Hello, first time poster, so let me know if I forget any relevant info.
I'm looking to upgrade my graphics card and am becoming somewhat overwhelmed. Newegg is having a deal on Radeon HD 6870, and that's what I'd like, but I'm not sure if everything is compatible. My current system is:
Mobo: MSI 790X-G45
Processor: AMD X6 (no worries there)
GPU: Geforce GT 240
Power Supply: Orion HP485D (this needs to be upgraded, looking at this)
Memory: 4gig DDR2 (need to double check this, but should be no complications and can upgrade if 4gigs is not enough)
The deal ends tomorrow, so please help me out if you see any conflicts arising from my plans. Heaviest use is gaming, also use the system as a home theater on occasion with dual screens. Target would be to smoothly run DX11 for something like Skyrim this fall, so doesn't need to be too over the top. Thanks in advance.
EDIT: Also, how low could I safely go with the power supply? 1000W is pretty big and I'd like a smaller one, but I've never worked with PSU and don't know if 1000W is overkill.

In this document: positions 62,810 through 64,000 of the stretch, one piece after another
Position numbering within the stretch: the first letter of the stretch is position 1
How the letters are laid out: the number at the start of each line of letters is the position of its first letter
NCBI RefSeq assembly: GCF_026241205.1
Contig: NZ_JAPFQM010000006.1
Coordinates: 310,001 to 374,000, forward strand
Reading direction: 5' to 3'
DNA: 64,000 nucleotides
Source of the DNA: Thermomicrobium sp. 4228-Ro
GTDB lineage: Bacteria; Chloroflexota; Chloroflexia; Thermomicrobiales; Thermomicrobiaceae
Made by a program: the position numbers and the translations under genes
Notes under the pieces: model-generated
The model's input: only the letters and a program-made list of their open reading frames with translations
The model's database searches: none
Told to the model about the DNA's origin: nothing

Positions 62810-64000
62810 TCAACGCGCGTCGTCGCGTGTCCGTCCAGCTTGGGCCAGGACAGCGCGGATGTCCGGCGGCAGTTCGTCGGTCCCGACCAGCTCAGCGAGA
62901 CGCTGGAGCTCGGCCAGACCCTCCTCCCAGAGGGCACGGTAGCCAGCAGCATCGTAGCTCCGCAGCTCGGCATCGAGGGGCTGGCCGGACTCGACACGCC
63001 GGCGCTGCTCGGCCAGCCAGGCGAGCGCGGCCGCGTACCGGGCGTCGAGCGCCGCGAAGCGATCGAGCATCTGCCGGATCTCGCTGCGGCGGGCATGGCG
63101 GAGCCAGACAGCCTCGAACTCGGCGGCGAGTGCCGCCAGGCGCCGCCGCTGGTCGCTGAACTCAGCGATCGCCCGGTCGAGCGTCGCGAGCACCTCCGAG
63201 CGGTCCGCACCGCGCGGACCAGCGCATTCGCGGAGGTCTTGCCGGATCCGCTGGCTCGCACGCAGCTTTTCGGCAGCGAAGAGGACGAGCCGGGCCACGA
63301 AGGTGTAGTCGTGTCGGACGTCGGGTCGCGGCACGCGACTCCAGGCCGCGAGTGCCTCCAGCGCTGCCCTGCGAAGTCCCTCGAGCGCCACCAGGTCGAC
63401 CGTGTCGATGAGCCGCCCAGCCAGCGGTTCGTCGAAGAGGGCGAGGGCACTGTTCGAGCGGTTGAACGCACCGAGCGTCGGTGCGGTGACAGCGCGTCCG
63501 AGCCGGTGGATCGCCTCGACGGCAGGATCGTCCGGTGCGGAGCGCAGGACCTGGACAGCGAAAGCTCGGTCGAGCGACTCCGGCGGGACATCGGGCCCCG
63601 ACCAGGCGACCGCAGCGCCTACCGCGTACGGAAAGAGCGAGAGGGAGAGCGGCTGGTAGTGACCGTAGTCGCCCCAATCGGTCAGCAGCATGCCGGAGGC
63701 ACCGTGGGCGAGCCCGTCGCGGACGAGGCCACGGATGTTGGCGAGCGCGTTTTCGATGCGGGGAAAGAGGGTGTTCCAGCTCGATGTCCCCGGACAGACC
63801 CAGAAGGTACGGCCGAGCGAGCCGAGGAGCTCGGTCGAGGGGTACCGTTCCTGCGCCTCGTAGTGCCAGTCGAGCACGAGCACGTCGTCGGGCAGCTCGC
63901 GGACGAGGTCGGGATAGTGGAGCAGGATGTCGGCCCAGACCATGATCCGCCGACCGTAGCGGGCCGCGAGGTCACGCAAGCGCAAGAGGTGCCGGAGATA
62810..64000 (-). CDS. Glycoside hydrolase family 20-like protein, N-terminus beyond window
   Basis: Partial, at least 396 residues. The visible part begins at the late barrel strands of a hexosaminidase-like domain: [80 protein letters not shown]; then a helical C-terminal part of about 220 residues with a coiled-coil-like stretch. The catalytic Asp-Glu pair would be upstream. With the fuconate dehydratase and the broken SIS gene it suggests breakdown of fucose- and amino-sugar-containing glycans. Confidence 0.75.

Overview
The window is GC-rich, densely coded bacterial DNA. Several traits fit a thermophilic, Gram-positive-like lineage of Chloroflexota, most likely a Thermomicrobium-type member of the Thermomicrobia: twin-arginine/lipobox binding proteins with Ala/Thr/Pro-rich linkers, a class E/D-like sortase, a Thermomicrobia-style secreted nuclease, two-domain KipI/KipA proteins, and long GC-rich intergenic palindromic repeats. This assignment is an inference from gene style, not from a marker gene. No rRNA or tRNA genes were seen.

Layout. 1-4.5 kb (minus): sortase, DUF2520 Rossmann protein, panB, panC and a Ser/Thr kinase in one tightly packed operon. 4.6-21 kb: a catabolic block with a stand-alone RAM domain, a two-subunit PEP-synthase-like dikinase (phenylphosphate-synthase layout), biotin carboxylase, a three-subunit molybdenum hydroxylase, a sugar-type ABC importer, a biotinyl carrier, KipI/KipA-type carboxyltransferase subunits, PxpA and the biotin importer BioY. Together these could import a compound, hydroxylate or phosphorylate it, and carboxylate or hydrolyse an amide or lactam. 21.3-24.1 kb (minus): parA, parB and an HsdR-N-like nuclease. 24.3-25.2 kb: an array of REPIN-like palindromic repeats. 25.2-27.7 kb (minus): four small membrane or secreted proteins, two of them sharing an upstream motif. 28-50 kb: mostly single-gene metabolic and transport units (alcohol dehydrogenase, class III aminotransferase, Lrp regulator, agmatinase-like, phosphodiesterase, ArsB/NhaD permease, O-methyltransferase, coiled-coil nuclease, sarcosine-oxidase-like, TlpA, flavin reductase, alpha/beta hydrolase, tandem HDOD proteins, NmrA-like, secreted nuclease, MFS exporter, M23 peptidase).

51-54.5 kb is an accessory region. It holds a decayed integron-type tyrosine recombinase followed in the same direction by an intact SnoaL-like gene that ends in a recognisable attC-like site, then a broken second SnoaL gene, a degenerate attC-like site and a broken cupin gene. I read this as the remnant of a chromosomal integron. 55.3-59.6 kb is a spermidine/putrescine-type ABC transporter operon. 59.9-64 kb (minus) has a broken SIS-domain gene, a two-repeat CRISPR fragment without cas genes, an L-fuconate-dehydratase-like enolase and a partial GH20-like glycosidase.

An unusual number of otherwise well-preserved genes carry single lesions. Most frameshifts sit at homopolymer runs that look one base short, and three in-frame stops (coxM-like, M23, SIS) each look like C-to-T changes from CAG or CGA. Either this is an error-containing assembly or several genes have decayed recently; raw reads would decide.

For a single 6870 1000 watts is extremely overkill even for two 6870s 1000 watts would be overkill. The 6870 uses a maximum of 168 watts. Add in about 200 watts or so for the rest of the system and you get roughly what your system would pull. A good quality 450 watt PSU could handle your system with a 6870, though a good 500 or 550 watt PSU would give you a little more headroom if you want to overclock or get a more powerful GPU down the road.
Coolmax are not known for their good PSUs I doubt the one you linked to could actually deliver 1000 watts, look for a good quality brand like Antec, Seasonic, Corsair, XFX, or PC Power and Cooling
@Supernova1138: Well, that's good to know; thought 1000W seemed too high, but the card said it required a 500W or better PSU, and I thought I might go crossfire eventually. Glad I can just bump it up to 550 or so to get the required power. Thanks.
If you want to crossfire two 6870s down the road you may want to go up to 600 or 650 watts. A good 550 could possibly handle it but it would be pushing the PSU close to its absolute limits, which is generally not good for the PSU. It's always a good idea to have a little bit of headroom with your power supply, they'll last longer if they are not pushed to the limit constantly.